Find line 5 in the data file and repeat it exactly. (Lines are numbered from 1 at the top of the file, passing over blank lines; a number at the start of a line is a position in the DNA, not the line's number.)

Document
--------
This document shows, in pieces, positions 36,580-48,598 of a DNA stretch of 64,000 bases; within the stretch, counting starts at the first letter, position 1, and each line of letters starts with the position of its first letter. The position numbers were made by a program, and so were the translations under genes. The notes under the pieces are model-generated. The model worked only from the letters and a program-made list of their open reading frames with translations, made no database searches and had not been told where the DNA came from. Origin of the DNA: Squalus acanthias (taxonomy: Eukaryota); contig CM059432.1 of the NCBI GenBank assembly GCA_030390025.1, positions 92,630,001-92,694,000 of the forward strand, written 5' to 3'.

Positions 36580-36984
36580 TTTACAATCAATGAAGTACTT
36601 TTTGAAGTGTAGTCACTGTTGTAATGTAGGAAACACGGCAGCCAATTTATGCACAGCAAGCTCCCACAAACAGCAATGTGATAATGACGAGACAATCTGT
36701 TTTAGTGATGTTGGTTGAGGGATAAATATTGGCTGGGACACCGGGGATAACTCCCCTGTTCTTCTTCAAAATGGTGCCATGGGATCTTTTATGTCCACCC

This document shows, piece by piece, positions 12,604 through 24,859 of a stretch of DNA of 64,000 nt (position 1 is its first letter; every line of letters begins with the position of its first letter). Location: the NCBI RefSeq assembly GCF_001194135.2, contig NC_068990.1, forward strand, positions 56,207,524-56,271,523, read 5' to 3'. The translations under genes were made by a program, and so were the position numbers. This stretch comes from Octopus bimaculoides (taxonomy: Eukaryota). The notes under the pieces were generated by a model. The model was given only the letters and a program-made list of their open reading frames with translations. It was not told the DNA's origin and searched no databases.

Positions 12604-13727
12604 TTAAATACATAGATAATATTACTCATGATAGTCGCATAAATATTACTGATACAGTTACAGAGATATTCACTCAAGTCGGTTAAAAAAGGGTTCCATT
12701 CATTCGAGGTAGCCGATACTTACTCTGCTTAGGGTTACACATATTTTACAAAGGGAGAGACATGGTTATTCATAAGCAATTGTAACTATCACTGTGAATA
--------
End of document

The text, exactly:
36701 TTTAGTGATGTTGGTTGAGGGATAAATATTGGCTGGGACACCGGGGATAACTCCCCTGTTCTTCTTCAAAATGGTGCCATGGGATCTTTTATGTCCACCC